State must grasp the loan arrears nettle
Taoiseach Enda Kenny recently promised a suite of new measures for those in trouble with mortgage arrears. Speculation is mounting that these are imminent.
As politicians enter election mode, the situation of voters in financial and mortgage distress comes into acute focus. Existing policies have failed tens of thousands of households. State policies are not coherent and have not succeeded in allowing people to restructure their mortgages fairly. They have not led to practical outcomes for those who are stone broke and insolvent. Above all, they leave many thousands of households at risk of losing their homes.
New measures are long overdue. The Government needs to grasp the nettle and do it right this time.
So let's look at what is rumoured to be under review.
1 An appeal or oversight mechanism
Throughout the crisis, the resolution of mortgage arrears has been blighted by the absence of independent oversight of lenders.
They have been allowed to propose any solution they wish or none at all. There can be no fair resolutions where already powerful, well-resourced lenders get wide discretion on how they deal with customers negotiating over the roof over their heads, when the lenders are accountable to no one. An independent appeal or oversight system is therefore crucial.
2 A reduction in voting rights for the main creditors
In most personal insolvency applications where people hope to retain their family home, the main creditor is the lender, which can approve or reject any application without question.
Any reduction in voting rights will be a welcome remedy to the present power imbalance.
3 An information campaign for borrowers
The Taoiseach indicated that Government hopes to raise borrower awareness. This must go beyond a mere information campaign.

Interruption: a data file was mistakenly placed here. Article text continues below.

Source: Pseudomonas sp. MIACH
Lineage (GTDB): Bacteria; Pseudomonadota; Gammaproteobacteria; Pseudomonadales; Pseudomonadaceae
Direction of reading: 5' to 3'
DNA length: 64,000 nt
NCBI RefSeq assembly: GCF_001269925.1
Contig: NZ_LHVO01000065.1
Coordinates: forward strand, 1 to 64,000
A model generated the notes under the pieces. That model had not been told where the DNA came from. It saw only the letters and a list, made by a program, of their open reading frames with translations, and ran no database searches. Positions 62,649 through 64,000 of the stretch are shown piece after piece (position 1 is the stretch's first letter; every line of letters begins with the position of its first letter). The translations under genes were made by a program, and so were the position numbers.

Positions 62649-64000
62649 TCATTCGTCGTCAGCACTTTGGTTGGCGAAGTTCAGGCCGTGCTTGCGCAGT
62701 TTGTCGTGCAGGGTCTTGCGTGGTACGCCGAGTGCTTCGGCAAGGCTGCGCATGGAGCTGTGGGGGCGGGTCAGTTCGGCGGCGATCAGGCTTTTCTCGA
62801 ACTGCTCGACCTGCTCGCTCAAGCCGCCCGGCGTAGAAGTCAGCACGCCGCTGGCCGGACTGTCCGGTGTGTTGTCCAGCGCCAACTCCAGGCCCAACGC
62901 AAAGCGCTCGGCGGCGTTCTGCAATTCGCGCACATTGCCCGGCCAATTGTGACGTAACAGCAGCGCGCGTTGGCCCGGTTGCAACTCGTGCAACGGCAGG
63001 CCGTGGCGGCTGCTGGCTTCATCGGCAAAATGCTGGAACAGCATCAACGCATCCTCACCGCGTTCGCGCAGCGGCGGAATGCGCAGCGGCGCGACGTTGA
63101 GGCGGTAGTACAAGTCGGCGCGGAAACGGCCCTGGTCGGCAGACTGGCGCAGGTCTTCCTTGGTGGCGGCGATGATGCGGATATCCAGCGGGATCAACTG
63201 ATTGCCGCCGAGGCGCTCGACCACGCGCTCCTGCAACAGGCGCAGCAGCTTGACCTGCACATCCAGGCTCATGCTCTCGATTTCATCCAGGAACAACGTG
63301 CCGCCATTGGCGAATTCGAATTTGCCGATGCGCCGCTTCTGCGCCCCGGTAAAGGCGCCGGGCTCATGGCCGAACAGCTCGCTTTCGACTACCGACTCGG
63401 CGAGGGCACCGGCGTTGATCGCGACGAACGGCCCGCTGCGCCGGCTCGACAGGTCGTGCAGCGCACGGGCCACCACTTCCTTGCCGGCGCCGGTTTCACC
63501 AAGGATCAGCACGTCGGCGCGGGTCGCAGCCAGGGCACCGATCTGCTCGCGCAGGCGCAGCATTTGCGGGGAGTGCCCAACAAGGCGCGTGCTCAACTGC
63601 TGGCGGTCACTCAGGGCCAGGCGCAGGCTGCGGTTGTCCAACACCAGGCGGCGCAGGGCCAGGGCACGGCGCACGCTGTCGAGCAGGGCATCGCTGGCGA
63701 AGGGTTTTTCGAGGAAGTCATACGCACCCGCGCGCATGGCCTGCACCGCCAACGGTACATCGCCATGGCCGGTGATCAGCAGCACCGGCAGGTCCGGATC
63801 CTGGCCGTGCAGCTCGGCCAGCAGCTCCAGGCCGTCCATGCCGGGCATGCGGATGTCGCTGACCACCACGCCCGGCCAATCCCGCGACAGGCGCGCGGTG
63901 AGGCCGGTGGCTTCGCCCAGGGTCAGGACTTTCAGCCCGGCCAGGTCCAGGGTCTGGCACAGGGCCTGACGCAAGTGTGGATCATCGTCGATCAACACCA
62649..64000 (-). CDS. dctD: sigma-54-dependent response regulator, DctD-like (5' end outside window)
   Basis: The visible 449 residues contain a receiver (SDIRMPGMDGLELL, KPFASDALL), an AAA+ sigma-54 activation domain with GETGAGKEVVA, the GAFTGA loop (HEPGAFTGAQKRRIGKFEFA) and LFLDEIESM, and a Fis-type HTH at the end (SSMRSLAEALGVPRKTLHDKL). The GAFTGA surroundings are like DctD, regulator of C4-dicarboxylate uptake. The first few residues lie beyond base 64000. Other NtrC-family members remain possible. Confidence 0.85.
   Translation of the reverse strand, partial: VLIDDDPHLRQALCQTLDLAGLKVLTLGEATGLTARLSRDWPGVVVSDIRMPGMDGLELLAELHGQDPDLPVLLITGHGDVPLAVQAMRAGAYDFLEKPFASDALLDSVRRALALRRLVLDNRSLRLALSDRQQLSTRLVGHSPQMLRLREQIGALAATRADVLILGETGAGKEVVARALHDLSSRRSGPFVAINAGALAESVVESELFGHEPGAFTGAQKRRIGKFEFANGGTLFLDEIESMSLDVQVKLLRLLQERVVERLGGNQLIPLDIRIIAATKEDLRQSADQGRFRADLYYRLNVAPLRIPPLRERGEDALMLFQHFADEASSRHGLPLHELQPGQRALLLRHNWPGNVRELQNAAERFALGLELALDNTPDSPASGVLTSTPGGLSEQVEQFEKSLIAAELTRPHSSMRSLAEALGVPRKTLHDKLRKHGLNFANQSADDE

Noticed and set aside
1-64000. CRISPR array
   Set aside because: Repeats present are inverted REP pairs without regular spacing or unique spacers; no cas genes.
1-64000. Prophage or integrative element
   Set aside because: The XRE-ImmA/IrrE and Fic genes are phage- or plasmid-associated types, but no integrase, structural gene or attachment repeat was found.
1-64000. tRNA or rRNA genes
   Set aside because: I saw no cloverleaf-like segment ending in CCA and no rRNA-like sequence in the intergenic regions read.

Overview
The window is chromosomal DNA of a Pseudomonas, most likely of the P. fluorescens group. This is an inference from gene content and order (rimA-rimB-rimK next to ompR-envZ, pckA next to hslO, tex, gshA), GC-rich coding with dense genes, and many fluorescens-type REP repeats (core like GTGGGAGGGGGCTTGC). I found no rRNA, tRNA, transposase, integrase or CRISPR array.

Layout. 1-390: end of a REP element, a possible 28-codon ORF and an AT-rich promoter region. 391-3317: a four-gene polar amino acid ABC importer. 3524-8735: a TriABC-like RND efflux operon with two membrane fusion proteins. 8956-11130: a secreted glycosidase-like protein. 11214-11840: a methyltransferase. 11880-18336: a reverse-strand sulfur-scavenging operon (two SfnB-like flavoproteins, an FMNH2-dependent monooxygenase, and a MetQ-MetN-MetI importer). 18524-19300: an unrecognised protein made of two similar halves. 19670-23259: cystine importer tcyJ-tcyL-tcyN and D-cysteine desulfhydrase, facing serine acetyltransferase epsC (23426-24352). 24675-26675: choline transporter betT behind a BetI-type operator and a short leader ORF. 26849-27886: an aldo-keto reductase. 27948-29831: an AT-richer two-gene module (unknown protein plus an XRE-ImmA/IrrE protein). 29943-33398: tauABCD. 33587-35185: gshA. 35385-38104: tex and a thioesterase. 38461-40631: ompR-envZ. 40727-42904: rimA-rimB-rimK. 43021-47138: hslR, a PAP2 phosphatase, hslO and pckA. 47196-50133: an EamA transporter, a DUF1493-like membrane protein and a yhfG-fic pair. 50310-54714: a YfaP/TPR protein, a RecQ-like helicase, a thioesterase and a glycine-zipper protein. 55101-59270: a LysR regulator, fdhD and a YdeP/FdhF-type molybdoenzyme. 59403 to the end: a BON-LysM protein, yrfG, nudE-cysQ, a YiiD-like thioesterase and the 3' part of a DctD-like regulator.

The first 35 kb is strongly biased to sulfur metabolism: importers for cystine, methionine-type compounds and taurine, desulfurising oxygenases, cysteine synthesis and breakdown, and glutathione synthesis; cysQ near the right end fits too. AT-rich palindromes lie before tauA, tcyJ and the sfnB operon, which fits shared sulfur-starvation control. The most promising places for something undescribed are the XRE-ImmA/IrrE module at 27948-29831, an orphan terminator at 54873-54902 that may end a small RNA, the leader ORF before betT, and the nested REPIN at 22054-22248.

People often know the information; what they need is help in applying it to their own situation. The Free Legal Advice Centres (FLAC) has long called for appropriate legal and financial advice and support for stressed, intimidated borrowers dealing with professional lenders.
4 A revised mortgage-to-rent scheme
On its launch in 2012, the mortgage-to-rent scheme looked like an innovative way to provide secure rented housing to people with unsustainable mortgages. However, what was a good idea to increase social housing stock and preserve family homes has been swallowed by bureaucracy and ambiguity. It badly needs improvement.
5 A mortgage interest support scheme
One policy decision that badly misfired was the abolition of the mortgage interest supplement in 2012-2013. That supplement helped people in debt to keep their mortgage going by supporting the interest element.
However the Government argued that scheme made it harder for people to get long-term restructures of their debt.
As with other aspects of the policy, Government expected that banks would take a softer line with borrowers if the supplement was gone. They didn't.
Now Government seems to recognise that some support could help people overcome difficulty and keep them in their homes.
Noeline Blackwell is director general of FLAC
Sunday Indo Business